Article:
Capitol Ideas July/August

It can sometimes be hard to find common ground in the heat of a legislative session. Finding common ground with someone from another political party often can be even more elusive. But some legislators have found a way to work across the aisle.

Viviette Applewhite has voted in every presidential election since she cast her first ballot for John F. Kennedy in 1960.

But the 93-year-old Philadelphia resident’s streak may end this year.

“I’m going to miss this one, though, because I don’t have any ID,” she explained in a video statement aired at a May 1 news conference at the Capitol. That’s because of a new Pennsylvania law that requires her to present photo identification at the polls.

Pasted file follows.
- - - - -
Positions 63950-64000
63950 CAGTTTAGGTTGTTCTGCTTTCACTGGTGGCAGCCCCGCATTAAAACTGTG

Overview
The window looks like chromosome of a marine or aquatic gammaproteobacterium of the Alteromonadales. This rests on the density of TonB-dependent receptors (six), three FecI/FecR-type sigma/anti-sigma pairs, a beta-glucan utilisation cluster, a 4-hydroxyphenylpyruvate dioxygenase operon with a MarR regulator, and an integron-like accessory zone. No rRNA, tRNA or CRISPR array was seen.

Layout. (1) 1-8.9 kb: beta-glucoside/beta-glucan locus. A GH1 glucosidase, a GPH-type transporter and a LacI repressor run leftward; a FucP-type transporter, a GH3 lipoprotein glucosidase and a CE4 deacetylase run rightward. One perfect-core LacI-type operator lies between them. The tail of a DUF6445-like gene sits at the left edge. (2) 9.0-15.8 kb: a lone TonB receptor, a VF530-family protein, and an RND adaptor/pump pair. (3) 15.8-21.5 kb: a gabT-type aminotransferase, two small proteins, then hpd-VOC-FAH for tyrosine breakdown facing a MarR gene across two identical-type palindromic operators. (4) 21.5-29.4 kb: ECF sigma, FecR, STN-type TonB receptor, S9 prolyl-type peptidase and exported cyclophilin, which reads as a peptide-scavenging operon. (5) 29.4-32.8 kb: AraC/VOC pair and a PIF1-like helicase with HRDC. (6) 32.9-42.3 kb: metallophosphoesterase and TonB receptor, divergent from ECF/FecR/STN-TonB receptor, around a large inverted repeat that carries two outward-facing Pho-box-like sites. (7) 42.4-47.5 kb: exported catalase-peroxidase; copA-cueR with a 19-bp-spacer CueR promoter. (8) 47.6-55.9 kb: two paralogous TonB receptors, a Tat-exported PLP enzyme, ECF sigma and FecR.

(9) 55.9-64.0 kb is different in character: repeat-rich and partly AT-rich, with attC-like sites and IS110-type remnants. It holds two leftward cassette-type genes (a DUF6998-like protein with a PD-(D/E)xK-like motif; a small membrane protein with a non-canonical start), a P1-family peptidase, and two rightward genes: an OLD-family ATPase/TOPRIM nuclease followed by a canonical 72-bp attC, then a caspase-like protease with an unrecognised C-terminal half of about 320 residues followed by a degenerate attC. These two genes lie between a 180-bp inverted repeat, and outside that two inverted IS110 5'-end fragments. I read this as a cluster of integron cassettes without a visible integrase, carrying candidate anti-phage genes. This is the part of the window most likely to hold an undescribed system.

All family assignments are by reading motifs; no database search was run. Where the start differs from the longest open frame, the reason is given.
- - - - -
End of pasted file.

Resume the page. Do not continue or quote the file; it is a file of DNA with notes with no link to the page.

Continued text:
Things are starting to look up for state pension systems.

“Conditions affecting public pension plans continue to improve,” said Keith Brainard, research director for the National Association of State Retirement Administrators.

That’s good news following years of warnings about the sustainability of state public pension systems. A Pew Center on the States 2010 report warned of a $1 trillion gap between what states had set aside for pensions and the real price tag for those benefits.

States Strive to Find a ‘New Normal’ in Providing Services

When Jennifer Granholm was governor of Michigan, she had to make cuts in state government—a lot of cuts. “It was two terms of shrinking the size of government and dealing with the shrinkage of tax revenues … from the contraction in our economy,” Granholm said.  She cut nearly $15 billion of state spending, shrinking the size of Michigan state government by 13 percent, more than any state in the country, from the turn of the century to the end of her second term in 2011. It was necessary, but it wasn’t easy.